Before beginning this repair: Check to make certain that the drive belt requires adjustment. Check out belt slipping instructions or with the motor cover removed, walk on the belt normally and try to stall the belt to make it slip. Be careful during this test. If the problem is in the drive belt, either the drive belt will stop when stalled or the front roller will stop when stalled. If the motor, drive belt, and front roller continue to turn when the walking belt is stalled, the problem is with the walking belt slipping on the front roller. If the drive belt continues to turn but the front roller stalls, you may have a broken front roller pulley.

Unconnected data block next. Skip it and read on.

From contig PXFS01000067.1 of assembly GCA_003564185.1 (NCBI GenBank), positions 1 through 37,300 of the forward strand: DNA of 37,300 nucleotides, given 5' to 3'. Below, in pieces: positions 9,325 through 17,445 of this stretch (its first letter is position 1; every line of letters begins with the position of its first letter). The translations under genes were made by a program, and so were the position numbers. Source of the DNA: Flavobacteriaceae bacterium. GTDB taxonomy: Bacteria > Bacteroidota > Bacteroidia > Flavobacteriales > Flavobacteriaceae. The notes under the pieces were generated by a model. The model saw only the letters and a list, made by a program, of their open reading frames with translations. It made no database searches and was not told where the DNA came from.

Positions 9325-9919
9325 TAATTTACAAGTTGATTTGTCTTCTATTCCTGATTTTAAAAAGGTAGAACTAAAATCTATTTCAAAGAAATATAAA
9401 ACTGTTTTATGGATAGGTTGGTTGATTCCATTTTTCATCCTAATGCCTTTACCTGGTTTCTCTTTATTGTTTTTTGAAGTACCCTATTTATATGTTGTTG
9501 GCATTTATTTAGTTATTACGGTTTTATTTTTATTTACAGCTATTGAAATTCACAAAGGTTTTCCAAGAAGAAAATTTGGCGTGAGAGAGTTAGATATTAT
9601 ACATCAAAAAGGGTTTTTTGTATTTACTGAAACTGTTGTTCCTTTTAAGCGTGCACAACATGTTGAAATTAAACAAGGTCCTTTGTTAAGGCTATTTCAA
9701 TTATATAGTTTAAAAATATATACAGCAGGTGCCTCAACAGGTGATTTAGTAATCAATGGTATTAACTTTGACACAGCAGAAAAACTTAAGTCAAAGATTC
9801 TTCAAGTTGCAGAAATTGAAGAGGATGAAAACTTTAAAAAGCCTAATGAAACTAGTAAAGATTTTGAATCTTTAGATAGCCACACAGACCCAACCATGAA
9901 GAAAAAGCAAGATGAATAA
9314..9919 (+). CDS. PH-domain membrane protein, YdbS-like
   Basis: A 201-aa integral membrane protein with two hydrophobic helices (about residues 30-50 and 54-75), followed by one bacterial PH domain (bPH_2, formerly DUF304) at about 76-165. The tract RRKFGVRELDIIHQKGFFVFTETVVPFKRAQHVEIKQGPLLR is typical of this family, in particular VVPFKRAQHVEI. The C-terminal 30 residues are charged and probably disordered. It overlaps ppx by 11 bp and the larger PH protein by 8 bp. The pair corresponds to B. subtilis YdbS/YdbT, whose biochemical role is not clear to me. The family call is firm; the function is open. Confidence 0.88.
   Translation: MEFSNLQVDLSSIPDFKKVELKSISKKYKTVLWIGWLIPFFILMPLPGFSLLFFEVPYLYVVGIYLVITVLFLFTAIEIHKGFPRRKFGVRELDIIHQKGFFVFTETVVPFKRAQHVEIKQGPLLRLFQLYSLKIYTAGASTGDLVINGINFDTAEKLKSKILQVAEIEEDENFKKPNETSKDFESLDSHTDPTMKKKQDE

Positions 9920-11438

Step 1- Find the motor mounts. Many motors in Icon treadmills have a main pivot joint in which a bolt runs the full length of the motor mount. This bolt will require loosening to provide maximum adjustability. Some models have a single jack bolt and others have an auto tensioner. Single jack bolts are the easiest to adjust. Step 2- Find the set bolt(s) on the motor. This is typically run through only one side of the motor mount or may be on both sides but it does not run the full length of the mounting. Loosen this bolt(s) but do not remove. Jack bolt models will have flat mounts and may contain up to four bolts. Step 3- Look for a bolt that will tension the motor. If it has this bolt, it typically runs in the same direction parallel with the drive and walking belts. If your treadmill is not equipped with this bolt, skip to Step 4. If your treadmill is equipped with this bolt (very few are) the repair will only require one person. Using 2 7/16" wrenches, make a few turns to this bolt, tighten the bolts from Steps 1 and 2 and test your treadmill for slipping. If belt continues to slip, repeat Steps 1, 2, & 3. If a second attempt does not repair the problem, skip to Step 5. Step 4- If your treadmill is not equipped with a bolt as described in Step 3, the drive belt must be tensioned by hand. While one person applied increased tension to the drive belt, the other person should tighten the motor set bolt(s) that are described in Step 2. Tighten the bolt from Step 1 and test. If the problem is not corrected, repeat Steps 1, 2, & 4 and retest. If problem persists, skip to Step 5. Step 5- If you have arrived at this step, let's make sure you have a drive belt tension problem. With the motor cover removed, walk on the belt normally and try to stall the belt to make it slip. Be careful during this test. If the problem is in the drive belt, either the drive belt will stop when stalled or the front roller will stop when stalled. If the motor, drive belt, and front roller continue to turn when the walking belt is stalled, the problem is with the walking belt slipping on the front roller. the problem. Another possibility is that the drive belt has worn down. In some cases, belt dressing may help correct the problem. If not, the drive belt must be replaced. Step 6- The belt should be able to be turned by hand at approximately a 90 degree angle from its normal operating position